Van Halen, "Jump"
Geez, I can remember being really intimidated by Van Halen back when this album came out. In my defense, I was 8 when this record released. But it's pretty funny to listen to this today and think about that initial reaction. Of course, even back then, this wasn't the most intimidating song from them.
Grotus, "Good Evening"
Experimental goofballs out of San Francisco, Grotus (sorry, not doing all the rock dots!) featured a lineup with two bassists, two drummers, and a guy on samples. The lyrics were a goof, the songs were out there, and the band just kind of projected this kind of ridiculous aura. In a lot of ways, they were kind of Cop Shoot Cop's evil twin. Wait, other way around. They were the good twin.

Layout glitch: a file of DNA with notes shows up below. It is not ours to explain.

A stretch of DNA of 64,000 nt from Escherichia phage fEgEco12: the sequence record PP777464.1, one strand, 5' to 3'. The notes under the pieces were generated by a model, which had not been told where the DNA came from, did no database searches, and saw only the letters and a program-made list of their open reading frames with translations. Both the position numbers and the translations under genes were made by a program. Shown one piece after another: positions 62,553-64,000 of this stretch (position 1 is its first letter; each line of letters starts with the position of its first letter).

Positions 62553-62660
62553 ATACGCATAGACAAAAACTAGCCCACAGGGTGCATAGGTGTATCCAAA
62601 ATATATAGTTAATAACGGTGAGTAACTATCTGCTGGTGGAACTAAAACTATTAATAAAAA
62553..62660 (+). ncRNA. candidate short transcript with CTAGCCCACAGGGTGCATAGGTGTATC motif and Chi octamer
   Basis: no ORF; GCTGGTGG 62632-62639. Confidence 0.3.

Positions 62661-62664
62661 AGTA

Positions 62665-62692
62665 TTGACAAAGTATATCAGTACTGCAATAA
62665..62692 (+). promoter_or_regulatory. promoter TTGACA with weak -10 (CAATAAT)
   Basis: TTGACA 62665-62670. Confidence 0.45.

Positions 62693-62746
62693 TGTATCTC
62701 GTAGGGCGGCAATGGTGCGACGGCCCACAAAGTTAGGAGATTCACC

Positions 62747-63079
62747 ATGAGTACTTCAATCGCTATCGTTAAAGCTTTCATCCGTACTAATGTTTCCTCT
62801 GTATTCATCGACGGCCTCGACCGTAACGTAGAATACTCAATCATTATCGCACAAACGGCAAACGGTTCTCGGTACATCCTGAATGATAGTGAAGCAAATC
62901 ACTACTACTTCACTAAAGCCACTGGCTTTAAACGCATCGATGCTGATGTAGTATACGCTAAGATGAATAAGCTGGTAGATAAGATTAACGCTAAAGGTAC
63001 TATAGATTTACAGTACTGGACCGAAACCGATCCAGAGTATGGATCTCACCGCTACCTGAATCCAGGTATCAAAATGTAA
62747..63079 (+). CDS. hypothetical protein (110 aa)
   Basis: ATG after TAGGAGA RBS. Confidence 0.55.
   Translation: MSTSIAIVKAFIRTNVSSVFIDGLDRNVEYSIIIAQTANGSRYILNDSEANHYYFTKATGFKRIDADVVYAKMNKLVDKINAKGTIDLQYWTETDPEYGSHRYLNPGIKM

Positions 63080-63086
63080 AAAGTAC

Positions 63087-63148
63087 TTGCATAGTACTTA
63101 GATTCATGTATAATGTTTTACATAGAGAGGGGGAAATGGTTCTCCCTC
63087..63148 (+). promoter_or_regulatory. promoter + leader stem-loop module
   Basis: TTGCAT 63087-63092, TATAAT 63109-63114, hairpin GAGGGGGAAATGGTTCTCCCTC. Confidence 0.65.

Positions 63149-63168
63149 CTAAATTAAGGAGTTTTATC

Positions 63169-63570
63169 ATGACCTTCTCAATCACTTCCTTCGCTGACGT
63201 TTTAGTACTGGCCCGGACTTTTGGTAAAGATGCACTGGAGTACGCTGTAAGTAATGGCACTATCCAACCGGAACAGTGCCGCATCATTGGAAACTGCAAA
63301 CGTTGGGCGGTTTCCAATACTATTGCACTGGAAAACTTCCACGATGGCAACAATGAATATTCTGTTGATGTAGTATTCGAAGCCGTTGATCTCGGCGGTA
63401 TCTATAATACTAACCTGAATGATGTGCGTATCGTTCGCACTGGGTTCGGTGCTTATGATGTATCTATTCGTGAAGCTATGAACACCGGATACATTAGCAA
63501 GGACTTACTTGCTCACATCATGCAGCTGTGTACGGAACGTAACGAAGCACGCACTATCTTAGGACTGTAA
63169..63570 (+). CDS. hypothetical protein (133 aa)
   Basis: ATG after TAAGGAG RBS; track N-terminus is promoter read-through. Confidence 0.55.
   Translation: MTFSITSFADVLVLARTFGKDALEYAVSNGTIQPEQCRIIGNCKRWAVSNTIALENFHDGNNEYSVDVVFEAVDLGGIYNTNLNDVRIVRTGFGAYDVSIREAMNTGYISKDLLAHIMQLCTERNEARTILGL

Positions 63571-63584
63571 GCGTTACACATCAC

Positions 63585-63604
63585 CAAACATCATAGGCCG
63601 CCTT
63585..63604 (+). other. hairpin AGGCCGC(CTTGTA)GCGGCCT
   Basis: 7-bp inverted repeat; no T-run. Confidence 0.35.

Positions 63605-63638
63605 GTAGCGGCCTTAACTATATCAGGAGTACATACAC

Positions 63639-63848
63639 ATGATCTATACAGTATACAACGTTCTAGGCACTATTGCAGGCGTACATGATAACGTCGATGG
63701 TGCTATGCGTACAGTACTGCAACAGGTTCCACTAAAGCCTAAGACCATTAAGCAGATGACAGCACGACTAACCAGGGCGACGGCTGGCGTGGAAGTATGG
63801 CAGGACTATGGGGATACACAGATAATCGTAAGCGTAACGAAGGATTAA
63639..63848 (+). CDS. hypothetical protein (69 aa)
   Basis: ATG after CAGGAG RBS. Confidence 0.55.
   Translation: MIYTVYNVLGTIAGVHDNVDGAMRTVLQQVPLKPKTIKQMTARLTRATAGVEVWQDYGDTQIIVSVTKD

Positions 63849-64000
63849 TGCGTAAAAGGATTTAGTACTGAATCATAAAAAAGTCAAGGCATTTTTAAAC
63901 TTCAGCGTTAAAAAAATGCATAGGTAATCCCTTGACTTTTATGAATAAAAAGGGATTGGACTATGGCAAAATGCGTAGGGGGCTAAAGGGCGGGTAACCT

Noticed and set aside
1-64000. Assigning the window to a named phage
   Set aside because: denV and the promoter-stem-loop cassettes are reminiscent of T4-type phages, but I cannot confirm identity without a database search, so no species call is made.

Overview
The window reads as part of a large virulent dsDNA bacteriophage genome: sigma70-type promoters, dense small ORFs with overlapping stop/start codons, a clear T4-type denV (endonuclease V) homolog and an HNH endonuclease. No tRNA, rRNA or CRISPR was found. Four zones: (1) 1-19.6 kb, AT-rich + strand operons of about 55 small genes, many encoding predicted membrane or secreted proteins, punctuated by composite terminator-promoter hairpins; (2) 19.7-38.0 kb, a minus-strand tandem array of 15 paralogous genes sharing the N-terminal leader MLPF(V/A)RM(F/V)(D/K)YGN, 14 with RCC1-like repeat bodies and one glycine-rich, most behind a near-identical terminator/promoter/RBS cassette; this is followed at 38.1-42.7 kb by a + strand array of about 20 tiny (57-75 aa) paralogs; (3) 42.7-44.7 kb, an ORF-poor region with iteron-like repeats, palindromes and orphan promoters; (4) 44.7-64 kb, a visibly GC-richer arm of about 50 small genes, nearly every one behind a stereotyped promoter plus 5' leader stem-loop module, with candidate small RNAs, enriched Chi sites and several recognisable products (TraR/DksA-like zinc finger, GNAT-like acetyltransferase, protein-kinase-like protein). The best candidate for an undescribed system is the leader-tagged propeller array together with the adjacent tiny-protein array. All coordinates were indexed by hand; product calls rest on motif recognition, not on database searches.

The Birthday Party, "Cry"
The Birthday Party laid down the template for so much of what would become noise rock that I think you could make the argument that they birthed the genre. They weren't the first to use noise, of course, and there were lots of bands in the No Wave scene that could make a similar argument. But the way they wrote their songs and the types of noises they employed directly influenced the bands that would make up the noise rock scene. And, incidentally, this stuff absolutely still rips.
Bergraven, "Av saknad släcker jag ljuset"
On an album where every other song is at least six minutes long, this is just a little atmospheric kind of throwaway. Not a whole lot to be said about this.
Porridge Radio, "Give/Take"
It might seem like we're immune to the pleasures of just a straight up rock song around here. It's all noise rock this, and first-wave ska that, and blackened polka the other. But I swear, I listen to plenty of just regular ol' rock. Like this! 2020's Every Bad is a charmer, you should listen to it! Like me, the Regular Rock Listener.